These experiences were the polar opposite of what they found at the Apollo. James Brown’s funeral was held there in 2006 after a lifetime spent performing at the theater (and recording some game-changing live albums, too), and Williams takes the time to connect the significance of 1968’s  “Say It Loud, I’m Black & I’m Proud” to the tumultuous period in which Brown released it. When footage of Billie Holiday singing “Strange Fruit” rolls, Williams anchors the somber protest anthem with a discussion about why Holiday’s label hesitated to release it and how she was able to perform it, free of censorship and corporate interests, on the Apollo’s stage.

The inclusion of Paul McCartney’s voice is a potent move, one that attempts to right a wrong frequently perpetrated in the writing of rock history. The Beatles, the Rolling Stones, Elvis Presley and other white, guitar-slinging musicians are often dubbed the forefathers of rock n’ roll in lieu of Chuck Berry, Bo Diddley, Howlin’ Wolf, Sister Rosetta Tharpe and the other black artists who actually laid the groundwork for American popular music at large. By putting McCartney in front of camera to share his adoration of black music — and specifically his insistence that the Beatles desperately wanted to make a pilgrimage to the Apollo when they first touched down stateside — Williams makes space for these artists while setting the record straight.

This all underscores the heart of The Apollo, which stresses that the theater isn’t a shrine for the stars of yesteryear, but a blank canvas for new work and new stories — even in the toughest times. Footage of Between the World and Me’s run opens and closes the documentary, with Angela Bassett, Common and more giving voice to Coates’ words throughout the production.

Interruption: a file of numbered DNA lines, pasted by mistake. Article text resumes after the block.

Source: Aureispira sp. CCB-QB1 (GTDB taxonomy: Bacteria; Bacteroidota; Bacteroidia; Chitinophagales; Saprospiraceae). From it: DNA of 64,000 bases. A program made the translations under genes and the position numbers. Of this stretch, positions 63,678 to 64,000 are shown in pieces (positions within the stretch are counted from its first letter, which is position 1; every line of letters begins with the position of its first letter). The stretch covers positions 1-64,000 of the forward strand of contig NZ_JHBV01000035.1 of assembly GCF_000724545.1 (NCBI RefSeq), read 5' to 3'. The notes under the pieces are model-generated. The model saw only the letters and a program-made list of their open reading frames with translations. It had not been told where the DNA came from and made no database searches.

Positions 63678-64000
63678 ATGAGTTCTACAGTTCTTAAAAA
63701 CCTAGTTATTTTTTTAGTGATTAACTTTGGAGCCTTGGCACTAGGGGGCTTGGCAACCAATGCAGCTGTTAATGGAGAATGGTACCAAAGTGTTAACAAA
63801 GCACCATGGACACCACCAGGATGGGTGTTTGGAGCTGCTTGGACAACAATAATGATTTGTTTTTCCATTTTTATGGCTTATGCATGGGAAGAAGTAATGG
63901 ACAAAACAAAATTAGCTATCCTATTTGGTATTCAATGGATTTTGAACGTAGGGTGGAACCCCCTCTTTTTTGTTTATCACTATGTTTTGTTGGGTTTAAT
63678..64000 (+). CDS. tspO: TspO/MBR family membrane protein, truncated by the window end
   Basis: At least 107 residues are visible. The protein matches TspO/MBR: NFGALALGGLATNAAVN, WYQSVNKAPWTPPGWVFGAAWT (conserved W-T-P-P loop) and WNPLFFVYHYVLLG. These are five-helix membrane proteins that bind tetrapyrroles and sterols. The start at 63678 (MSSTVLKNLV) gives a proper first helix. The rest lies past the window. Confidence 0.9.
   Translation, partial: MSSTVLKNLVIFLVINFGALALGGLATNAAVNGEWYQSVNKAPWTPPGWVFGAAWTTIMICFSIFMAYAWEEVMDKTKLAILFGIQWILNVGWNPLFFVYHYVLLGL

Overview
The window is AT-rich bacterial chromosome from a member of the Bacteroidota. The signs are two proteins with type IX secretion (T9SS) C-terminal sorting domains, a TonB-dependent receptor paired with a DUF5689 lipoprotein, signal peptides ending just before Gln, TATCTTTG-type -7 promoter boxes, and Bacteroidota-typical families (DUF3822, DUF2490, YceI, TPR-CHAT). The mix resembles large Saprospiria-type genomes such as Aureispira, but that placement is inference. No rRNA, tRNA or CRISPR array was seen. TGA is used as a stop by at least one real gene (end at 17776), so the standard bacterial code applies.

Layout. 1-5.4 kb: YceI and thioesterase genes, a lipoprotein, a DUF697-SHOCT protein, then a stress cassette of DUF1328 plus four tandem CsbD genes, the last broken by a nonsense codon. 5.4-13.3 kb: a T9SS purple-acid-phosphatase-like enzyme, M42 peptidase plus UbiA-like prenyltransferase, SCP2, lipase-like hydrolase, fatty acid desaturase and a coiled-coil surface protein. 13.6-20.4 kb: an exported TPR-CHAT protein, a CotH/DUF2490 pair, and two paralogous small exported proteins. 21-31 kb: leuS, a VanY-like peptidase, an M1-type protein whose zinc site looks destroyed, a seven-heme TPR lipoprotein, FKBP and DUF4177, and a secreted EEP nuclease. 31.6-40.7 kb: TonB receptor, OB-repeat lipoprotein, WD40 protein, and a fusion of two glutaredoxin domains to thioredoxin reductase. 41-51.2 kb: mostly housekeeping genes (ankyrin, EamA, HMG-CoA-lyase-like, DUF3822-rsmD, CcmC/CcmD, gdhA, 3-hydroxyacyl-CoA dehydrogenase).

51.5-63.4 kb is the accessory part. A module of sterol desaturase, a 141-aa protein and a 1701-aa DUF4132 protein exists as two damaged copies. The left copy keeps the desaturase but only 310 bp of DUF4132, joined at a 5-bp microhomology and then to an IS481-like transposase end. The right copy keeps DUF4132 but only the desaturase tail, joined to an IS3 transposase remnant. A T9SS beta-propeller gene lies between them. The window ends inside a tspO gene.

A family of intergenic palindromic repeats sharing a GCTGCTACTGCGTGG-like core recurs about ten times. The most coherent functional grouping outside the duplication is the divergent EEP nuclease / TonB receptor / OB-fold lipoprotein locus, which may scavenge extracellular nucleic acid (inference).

Written as a letter to his young son in the wake of Trayvon Martin’s death, Between the World and Me confronts the violent racism of the real world through the trauma of Coates’ lived experience, and The Apollo shows discussions between the play’s cast members as they unpack his text and its themes. Williams’ lens then turns to Coates as he watches Bassett read from the wings. It’s a moment as moving and incendiary as when Franklin brought the room to their stamping feet, or when Brown whipped himself into a frenzy, or when Hill returned to the Apollo alongside the Fugees after her Amateur Night debut.

And that, in a single shot, is the whole point: The Apollo trusts black voices to tell their stories in their vivid, brilliant, revolutionary ways, and The Apollo put that relationship under a much-deserved spotlight.

Before Williams came out, Tribeca Film Festival founders Robert De Niro and Jane Rosenthal delivered their opening remarks. “In these disturbing times, when the administration is promoting divisiveness and racism, by being here tonight, we’re making a statement that we reject it,” De Niro said to thunderous applause. It was just another night at the Apollo, and those nights are worth celebrating well into the next 85 years.